Athlete, What Scripture says about Sabbath, Part 1


Athlete, What Scripture says about Sabbath, Part 1

Joel Pfahler

Exodus 31:17 (ESV)

It [the Sabbath] is a sign forever between Me and the people of Israel that in six days the LORD made heaven and earth, and on the seventh day He rested and was refreshed.

The word “sabbath” appears 150 times in the English Standard Version of the Bible, giving readers a clue of its significance, especially for the original audience. Several mentions of sabbath are part of the narrative and do not offer a specific command or principle to be followed. 

Here’s a summary of what the Bible says about the Sabbath in the Old Testament.

The idea of sabbath originated at creation. God created the world in six days, and on the seventh day, God rested. 

The first command for God’s people to take a sabbath rest occurred when the Israelites were in the wilderness and God provided food for six days, but they were commanded not to gather on the seventh day because “tomorrow is a day of solemn rest, a holy Sabbath to the Lord” (Exodus 16:23-29). 

The Israelites were to trust God to provide the necessary amount of food, and they were not allowed to gather more than what was needed.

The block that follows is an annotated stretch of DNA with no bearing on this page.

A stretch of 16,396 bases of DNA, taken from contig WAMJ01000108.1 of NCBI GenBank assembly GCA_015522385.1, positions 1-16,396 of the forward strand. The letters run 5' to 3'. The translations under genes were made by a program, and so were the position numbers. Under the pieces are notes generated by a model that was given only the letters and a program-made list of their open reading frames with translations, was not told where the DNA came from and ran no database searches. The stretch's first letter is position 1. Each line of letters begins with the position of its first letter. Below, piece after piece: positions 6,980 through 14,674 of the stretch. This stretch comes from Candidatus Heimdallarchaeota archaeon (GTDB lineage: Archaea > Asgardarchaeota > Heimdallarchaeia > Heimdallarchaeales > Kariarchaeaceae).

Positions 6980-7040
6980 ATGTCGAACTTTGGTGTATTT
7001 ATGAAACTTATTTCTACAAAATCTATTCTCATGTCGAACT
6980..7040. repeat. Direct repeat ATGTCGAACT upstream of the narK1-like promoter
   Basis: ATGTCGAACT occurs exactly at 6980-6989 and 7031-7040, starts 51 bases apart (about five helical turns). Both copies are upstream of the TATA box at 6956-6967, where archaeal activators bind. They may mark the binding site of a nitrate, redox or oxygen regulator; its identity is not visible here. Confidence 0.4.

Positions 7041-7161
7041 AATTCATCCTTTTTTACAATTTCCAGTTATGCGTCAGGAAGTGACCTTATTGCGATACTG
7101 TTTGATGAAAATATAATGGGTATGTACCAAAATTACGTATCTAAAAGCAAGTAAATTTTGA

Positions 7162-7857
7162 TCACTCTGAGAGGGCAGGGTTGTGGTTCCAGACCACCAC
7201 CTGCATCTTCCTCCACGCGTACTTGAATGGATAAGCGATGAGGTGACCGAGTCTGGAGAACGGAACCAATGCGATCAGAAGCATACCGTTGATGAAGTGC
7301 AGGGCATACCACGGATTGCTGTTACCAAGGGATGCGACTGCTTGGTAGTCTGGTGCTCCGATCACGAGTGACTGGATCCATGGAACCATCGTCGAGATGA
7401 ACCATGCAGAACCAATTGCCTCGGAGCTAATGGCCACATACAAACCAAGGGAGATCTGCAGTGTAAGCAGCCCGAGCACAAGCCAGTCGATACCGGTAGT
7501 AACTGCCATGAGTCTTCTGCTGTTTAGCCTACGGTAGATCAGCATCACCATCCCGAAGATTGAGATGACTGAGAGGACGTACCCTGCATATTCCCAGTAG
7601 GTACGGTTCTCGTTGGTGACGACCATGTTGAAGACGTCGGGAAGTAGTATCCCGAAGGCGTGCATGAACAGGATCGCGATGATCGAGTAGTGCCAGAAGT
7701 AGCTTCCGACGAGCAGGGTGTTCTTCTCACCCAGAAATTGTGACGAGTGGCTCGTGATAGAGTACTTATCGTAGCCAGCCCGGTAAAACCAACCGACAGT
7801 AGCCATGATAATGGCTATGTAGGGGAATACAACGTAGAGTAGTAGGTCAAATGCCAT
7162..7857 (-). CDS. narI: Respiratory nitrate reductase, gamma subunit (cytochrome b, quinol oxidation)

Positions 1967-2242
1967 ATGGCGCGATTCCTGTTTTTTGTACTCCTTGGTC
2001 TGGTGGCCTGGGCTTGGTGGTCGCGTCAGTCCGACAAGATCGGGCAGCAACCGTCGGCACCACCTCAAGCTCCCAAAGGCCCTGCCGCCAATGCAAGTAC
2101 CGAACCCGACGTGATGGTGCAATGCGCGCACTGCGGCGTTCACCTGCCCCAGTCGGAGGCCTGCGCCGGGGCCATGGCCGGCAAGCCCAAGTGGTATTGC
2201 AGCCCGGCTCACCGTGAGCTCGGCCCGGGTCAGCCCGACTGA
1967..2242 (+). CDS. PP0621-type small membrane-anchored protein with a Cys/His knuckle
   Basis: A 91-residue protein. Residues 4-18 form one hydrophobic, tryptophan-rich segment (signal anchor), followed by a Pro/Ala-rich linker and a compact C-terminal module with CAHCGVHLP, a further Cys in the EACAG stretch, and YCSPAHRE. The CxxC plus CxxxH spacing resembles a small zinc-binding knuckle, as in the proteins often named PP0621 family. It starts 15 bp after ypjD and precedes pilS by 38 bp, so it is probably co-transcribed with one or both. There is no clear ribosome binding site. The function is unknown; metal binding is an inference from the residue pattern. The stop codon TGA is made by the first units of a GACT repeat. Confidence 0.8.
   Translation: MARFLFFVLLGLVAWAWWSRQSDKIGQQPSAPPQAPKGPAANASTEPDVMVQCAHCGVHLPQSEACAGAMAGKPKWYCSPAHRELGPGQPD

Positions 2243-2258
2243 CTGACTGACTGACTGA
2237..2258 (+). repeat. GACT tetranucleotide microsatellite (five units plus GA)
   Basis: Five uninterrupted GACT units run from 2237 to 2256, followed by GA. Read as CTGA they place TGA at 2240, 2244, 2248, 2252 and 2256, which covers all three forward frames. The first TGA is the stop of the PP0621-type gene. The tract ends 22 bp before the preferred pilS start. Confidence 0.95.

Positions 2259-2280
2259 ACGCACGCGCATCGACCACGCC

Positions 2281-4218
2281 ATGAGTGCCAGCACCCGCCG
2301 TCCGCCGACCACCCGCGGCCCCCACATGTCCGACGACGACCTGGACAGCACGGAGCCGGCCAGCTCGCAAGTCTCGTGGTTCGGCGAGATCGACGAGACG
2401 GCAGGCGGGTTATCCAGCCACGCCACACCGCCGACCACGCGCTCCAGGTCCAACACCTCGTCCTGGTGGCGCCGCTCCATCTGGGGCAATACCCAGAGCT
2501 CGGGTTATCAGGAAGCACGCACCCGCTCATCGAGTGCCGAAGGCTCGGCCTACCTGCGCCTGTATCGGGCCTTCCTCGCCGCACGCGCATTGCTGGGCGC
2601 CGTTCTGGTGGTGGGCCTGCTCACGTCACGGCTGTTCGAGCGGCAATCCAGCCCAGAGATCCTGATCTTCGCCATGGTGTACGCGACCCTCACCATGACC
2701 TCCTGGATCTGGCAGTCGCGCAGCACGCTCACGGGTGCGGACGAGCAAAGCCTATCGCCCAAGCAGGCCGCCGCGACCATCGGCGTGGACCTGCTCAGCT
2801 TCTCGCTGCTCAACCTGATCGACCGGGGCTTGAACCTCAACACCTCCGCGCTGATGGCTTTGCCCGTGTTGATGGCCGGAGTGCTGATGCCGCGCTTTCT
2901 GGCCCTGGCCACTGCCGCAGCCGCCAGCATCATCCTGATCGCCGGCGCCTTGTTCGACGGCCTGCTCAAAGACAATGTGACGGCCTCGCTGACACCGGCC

When God gave Israel the Ten Commandments (Exodus 20), He instituted the seventh day as a holy day on which they should not work. As God created the world in six days and rested on the seventh, he commanded His people to do the same out of remembrance. 

The Ten Commandments are given again in Deuteronomy 5. This time, Moses reminded the Israelites that God rescued them from slavery — another motivation to observe the Sabbath day.

For two reasons, Israel was instructed to cease work for a day of rest. One, to remember that God created the earth, and two, to celebrate that God had rescued Israel from slavery. 

Exodus 31:16-17 reiterates that Israel should keep the Sabbath as a covenant between God and His people that He created heaven and earth in six days, and rested on the seventh “and was refreshed.” 

Athlete, notice those three reasons for observing the Sabbath:

  1. Remembering God 
  2. Celebrating God
  3. Refreshment

While refreshment of mind, body, and soul, was a positive benefit for keeping the Sabbath, the consequence for breaking it was death (Exodus 35:2; Numbers 15:32). It was clearly important to God that Israel keep the Sabbath. 

Before you conclude that anyone should die for breaking the Sabbath, remember that Christ has died for sin in your place. By trusting in Him, you are redeemed! 

Tomorrow, we’ll look at Part 2 of what Scripture says about the Sabbath.


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